Speech Therapy Flashcards
What is Speech Therapy?
Speech therapy is an intervention designed to assist a range of communication problems. These problems may relate to speech sounds – how well we say sounds and put them together to form words, language – how well we understand what we hear and how well we use words to communicate with others, literacy – how well we read and write, social communication – how well we engage with others, voice – how our voices sound, fluency – our ability to speak with ease and finally, communication-cognition – how well our minds work including our memory, attention span, ability to problem solve and to organise ourselves.
The role of a Speech-Language Pathologist (show +)
In the United States, a Speech-Language Pathologist (SLP), or Speech Therapist, holds a Masters Degree in Speech-Language Pathology and uses speech therapy after having assessed and diagnosed a communication problem. SLPs work in many difference research, education and health care settings with varying roles and client populations including children with a speech delay, people with autism and individuals post a traumatic brain injury (such as a stroke).
Tools for Speech Therapy
The type of communication problem determines the tools an SLP will use. For example, augmentative and alternative communication systems, or AAC systems, such as communication books and boards and speech generating devices (SGDs), are used with people who have an impaired ability to comprehend and/or use words such as those with cerebral palsy, an intellectual impairment or autism.
A communication book is a visual representation of language. It typically consists of common words (eg yes/no) and phrases (eg I want) as well as actions (eg to drink) and common items (eg juice). People use the book by pointing, gesturing or gazing at the relevant images. For example, to request a glass of juice, a person would point to the image for ‘I want’ followed by ‘to drink’ and then ‘juice’.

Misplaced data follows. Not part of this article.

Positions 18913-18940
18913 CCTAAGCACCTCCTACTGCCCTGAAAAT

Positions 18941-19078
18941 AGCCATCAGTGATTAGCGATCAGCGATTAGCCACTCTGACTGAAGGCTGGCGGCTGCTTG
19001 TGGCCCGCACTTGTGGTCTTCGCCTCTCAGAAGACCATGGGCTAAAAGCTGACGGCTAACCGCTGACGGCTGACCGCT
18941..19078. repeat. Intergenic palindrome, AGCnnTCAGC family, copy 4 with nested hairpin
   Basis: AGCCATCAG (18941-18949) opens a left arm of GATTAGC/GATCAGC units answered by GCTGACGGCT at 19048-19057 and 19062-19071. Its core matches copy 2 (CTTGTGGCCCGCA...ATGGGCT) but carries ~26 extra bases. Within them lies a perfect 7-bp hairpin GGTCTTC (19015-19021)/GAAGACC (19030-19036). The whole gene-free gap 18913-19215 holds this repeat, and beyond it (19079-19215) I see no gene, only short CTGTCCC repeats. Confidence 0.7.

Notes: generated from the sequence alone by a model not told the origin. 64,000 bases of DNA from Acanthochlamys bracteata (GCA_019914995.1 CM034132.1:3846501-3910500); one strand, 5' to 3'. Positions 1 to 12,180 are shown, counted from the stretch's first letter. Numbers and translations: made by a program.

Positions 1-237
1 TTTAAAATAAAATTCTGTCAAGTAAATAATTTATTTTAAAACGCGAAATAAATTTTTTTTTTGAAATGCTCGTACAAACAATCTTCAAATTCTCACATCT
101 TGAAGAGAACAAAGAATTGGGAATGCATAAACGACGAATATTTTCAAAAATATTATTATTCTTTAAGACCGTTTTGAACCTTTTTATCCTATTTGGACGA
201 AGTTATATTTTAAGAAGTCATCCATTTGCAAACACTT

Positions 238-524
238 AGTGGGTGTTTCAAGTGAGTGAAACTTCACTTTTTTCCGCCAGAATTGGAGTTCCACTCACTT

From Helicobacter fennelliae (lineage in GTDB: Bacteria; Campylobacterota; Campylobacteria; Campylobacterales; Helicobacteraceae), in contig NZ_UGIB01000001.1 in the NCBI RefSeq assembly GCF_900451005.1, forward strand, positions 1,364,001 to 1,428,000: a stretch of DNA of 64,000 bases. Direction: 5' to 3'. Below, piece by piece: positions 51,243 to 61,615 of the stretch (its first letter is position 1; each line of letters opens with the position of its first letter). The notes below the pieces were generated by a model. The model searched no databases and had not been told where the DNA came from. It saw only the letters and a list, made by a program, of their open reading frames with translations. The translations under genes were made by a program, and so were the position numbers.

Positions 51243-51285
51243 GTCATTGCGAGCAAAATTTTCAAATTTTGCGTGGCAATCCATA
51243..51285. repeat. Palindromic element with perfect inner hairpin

Speech generating devices
Speech generating devices are electronic devices that play pre-recorded words or phrases when the user flips a switch or presses a button or key. Some devices ‘speak’ words as they are typed on a keyboard. The range and complexity of the vocabulary on an SGD is determined by the users needs. Some SGDs have multiple pages of symbols to accommodate a large number of expressions. When this is the case only a portion of these symbols are visible at any one time, with the communicator navigating the various pages.
Flashcards for Speech Therapy
Just as communication books and boards and speech generating devices are great resources for people with a language impairment, so too are flashcards. A flashcard or flash card, are cards that contain information on one or both sides.
Their history and use today (show +)
One of the first known sets of flashcards was developed in the 19th century for the purpose of teaching phonics. Today, flashcards are both physical and virtual (part of a software program) and are used in a variety of ways. In fact, flashcards can be used for almost any concept with a question and answer format.
Articulation (show +)
Flashcards may be used by SLPs to assist clients who are struggling to articulate sounds. Articulation is the ability to form clear and distinct sounds that come together to form words. Young children with a speech delay are one group who may struggle with articulation. For example, if a child finds it difficult to pronounce the ‘s’ sound, a series of flashcards with images beginning with the letter s (such as soup, salt and seal) provide the child with the opportunity to practise this sound and also for the SLP to guide the student regarding how to make the sound ‘s’.